NetWellness is a global, community service providing quality, unbiased health information from our partner university faculty. NetWellness is commercial-free and does not accept advertising.
Wednesday, August 20, 2014
Inside the Mouth
I am experiencing an uncomfortable problem inside my mouth my mouth gets irritated and it feels like I need to bite the inside of it all the time. could this be caused by medication or diabetes?
This is a difficult question to answer. First off, have you had this problem evaluated by your dentist? And have you discussed the problem with your physician/endocrinologist?
What is the initial cause of the mouth irritation? Do you inadvertently bite your lip or cheek to cause the irritation? Or do you eat or drink something that causes it to become irritated?
Secondly, what medications are you currently taking? Prescribed or OTC or both?
You mention you are a diabetic; what medications are you on for this? Insulin or oral meds? How controlled is your HgbA1C? Do you have other symptoms such as numbness of the hands or feet or vascular disease? Do you have or are you allergic to anything?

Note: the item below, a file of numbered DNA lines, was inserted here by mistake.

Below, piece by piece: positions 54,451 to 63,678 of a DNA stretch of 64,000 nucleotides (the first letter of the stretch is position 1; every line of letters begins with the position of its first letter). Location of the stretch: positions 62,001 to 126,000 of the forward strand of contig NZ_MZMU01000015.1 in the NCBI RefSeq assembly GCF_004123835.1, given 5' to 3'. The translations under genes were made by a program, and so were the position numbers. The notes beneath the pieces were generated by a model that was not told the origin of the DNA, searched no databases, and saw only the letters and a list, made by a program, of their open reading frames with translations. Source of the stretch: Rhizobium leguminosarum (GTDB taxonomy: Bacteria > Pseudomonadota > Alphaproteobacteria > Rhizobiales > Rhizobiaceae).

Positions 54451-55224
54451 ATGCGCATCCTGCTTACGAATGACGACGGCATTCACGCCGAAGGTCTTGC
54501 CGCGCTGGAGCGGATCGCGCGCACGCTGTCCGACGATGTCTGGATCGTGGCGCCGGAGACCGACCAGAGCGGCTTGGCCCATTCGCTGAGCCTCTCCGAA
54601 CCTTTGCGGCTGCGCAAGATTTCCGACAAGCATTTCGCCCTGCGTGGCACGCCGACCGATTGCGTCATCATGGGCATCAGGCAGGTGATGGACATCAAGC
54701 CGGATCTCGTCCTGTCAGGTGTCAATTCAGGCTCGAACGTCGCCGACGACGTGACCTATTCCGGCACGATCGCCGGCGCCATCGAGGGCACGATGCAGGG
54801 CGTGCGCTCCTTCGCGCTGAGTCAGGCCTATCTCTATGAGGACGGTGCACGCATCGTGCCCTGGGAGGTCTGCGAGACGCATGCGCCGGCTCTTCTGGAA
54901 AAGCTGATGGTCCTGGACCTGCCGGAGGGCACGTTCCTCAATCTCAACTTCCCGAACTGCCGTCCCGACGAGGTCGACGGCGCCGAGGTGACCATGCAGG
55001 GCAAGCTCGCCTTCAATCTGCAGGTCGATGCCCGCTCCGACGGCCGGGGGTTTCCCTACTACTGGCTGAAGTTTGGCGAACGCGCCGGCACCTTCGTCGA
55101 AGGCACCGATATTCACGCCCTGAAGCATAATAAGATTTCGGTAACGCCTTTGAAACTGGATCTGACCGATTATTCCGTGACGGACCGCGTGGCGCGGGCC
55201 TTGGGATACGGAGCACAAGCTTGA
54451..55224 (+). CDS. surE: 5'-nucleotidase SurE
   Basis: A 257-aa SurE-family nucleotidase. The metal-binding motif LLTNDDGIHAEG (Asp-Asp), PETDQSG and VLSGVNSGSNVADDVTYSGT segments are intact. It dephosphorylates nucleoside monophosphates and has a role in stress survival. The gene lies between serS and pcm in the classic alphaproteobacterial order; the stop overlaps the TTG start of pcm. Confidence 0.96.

These are some of the questions that I would ask to sort out what may be occurring. Your biting the inside of your mouth may be a diversion from the discomfort of the oral irritation (distraction) or you may be biting the inside because the oral tissues are swollen and impinging upon the plane of occlusion (biting area, and your cheek or lip gets in the way).
There is also the possibility of a psychological or behavior-driven aspect to the problem, similar to persons who chew their fingernails or hair during times of stress.
I would strongly recommend that you have this evaluated either by your primary care doctor or dentist. My major concern is that if you are a diabetic, wound healing can become a problem as would a chance of oral infection.
Richard J Jurevic, DDS, PhD
Formerly, Assistant Professor of Biological Sciences
School of Dental Medicine
Case Western Reserve University